Barb Caffrey's Blog

Writing the Elfyverse . . . and beyond

“Writing After Widowhood” Essay Is Up…

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Folks, author and editor Deborah J. Ross asked me, a while back, if I’d be willing to write an essay for her about the differences between writing before my husband Michael died, and after. I called this essay “Writing After Widowhood,” and it is up now at her blog. Here are a few excerpts, though I do hope you’ll go over there and read it…then let people know, far and wide, about it.

(In particular, if you can leave a comment at her blog, do. I am all thumbs today, and can’t seem to get Blogger to accept my profile for love or money, meaning I can’t even comment over there. This is very frustrating. So if you can do it instead, that would be great.)

Here’s a bit of what I remember about writing before widowhood, mind:

Anyway, when Michael was alive, we wrote some short stories together despite having very different writing styles. We could do this because we’d heard Eric Flint, in 2002, discuss how he collaborated with other authors. It was all about communication, Flint said, “Also, if you could check your ego at the door, that would help immensely.”

That wasn’t all Michael did, mind you. He edited for me, as I edited for him. He and I talked about our stories for many hours a day, every day of the week, a great gift…and he made sure to do all the things a good husband does for his wife without prompting—and without fanfare.

My quote there is my best remembrance from 2002. That comment from Eric Flint was made at a gathering of Baen Barflies (or Barfly gathering) in July of 2002 in Chicago to the best of my recollection. It was only a few, short weeks after our marriage, and it made a huge impression on me.

I discuss Michael’s passing (which you should go over there and read about), its effects on me, why I decided to keep going with his stories as best I could and get at least a few of them out there, and a bit about how frustrating it was to write for a few years after Michael died.

Then I got into the nitty gritty about what it’s like to write now:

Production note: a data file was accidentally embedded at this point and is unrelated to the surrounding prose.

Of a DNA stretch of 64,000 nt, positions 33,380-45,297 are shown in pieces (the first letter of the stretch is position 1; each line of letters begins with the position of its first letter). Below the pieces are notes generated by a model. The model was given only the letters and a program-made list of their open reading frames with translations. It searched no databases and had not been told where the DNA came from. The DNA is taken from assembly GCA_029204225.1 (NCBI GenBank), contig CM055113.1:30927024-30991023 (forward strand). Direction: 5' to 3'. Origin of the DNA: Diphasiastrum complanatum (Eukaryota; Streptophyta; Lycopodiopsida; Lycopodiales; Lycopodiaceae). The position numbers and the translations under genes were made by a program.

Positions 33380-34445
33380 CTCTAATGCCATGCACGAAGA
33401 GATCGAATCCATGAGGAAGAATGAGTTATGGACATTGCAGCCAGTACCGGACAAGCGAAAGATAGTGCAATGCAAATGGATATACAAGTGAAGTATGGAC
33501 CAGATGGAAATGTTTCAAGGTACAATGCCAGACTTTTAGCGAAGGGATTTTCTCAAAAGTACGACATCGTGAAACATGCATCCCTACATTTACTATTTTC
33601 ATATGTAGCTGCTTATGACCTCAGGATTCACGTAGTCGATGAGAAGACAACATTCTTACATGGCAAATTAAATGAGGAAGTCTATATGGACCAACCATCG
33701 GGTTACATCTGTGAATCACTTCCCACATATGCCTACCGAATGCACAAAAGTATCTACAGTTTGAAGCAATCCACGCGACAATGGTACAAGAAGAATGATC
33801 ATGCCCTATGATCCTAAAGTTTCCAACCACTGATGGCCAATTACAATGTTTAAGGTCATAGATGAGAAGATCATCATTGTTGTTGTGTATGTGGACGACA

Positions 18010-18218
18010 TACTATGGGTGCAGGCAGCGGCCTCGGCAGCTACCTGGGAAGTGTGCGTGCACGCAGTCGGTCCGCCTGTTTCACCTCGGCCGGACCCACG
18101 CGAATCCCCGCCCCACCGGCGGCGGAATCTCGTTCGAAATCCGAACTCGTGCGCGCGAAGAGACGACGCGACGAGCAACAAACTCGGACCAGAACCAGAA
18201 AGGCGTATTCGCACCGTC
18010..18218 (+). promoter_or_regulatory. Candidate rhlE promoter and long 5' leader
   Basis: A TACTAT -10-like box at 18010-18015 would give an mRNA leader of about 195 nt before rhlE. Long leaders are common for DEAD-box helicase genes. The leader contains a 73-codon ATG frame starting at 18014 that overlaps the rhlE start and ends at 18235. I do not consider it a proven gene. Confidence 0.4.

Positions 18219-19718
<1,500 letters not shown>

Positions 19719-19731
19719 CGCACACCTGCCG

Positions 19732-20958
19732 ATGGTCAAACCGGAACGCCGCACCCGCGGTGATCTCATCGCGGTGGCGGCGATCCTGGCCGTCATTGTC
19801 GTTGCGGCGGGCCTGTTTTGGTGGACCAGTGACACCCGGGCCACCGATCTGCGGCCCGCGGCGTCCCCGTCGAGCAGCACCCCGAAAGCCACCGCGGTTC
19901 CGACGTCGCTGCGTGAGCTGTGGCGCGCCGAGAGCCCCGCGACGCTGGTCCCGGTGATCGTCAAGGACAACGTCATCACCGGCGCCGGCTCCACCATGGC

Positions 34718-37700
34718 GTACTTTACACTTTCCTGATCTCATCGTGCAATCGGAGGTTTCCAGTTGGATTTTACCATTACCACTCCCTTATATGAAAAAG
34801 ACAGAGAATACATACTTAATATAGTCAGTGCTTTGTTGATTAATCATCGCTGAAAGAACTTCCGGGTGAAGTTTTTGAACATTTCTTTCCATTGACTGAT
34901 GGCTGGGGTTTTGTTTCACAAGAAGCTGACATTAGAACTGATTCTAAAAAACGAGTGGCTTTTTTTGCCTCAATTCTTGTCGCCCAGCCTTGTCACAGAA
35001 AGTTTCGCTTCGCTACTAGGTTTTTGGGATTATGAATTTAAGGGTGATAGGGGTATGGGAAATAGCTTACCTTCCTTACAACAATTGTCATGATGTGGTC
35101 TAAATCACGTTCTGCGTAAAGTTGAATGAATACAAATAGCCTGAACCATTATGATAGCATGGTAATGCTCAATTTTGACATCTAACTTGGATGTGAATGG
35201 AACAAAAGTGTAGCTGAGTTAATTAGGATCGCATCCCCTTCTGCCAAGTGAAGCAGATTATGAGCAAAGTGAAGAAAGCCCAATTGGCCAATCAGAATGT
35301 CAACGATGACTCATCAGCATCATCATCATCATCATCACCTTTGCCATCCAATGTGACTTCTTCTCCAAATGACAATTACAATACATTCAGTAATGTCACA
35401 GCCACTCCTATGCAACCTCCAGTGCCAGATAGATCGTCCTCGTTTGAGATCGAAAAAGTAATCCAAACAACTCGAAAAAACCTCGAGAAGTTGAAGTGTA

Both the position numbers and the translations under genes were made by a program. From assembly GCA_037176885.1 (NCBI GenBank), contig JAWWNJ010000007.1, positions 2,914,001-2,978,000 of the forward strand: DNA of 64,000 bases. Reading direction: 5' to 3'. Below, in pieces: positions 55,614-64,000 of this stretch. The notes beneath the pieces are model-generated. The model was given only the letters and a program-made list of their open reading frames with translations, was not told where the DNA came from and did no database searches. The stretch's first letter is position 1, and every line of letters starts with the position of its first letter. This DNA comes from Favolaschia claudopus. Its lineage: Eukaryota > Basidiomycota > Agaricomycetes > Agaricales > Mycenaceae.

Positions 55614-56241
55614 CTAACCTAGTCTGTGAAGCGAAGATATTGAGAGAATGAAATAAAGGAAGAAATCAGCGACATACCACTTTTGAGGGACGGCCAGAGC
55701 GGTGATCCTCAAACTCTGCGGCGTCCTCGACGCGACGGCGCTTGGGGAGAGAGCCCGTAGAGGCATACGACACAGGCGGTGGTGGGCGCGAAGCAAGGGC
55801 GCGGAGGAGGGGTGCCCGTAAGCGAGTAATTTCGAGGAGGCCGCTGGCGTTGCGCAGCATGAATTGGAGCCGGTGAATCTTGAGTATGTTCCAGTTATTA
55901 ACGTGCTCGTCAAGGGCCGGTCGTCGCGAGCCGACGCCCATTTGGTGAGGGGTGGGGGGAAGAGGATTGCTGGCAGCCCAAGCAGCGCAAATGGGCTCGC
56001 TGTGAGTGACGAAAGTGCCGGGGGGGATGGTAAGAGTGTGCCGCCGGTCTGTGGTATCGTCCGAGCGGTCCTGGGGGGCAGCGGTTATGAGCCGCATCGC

But as I started writing again, I realized something. I am a verbal processor. I need to talk my stories out with someone who wants to hear about it. And since Michael died, I really haven’t had that. Though I do have some very good friends who will let me bend their ears on occasion, they are working writers. They are doing more in the field than I am currently, and I don’t want to be a millstone around their necks.

(And yes, I listen to them. Of course I do. But that’s not the point.)

With Michael, I knew if I made mistakes, he’d fix them. Or he’d show me where I’d made mistakes, and I’d fix them myself. I had more confidence in going to write on a day I had little energy (as I have battled lifelong health issues), because if I screwed up on a name or made an unnecessary tense-shift, he’d catch it. So I could relax and create.

Those were the good old days.

And I discuss what I try to do now to get around what I call “Life, Interrupted.” I write prose notes on days I can’t do anything else. I think a lot about my stories (I didn’t say this at Deborah’s blog, but I hope it’s implied in subtext). And I do my best to keep my husband Michael uppermost in my mind on the worst of days, because he believed in me — and dammit, if he could believe in me, so can I.

I do hope you will read the rest of the essay. It’s about 1400 words long, so I only excerpted a little bit of it here to whet your whistle.

For other widows and widowers out there, or those touched by tragedy in other ways who are struggling, know that your life can continue. It is frustrating, difficult, sometimes exasperating, but you can keep creating if you make the effort. It won’t be the same — it can’t be the same — but you don’t have to lose all of yourself when your spouse dies.

It took me a while to learn this. But now that I have, my hope is that I can help others along the way.

Written by Barb Caffrey

June 17, 2019 at 1:24 pm

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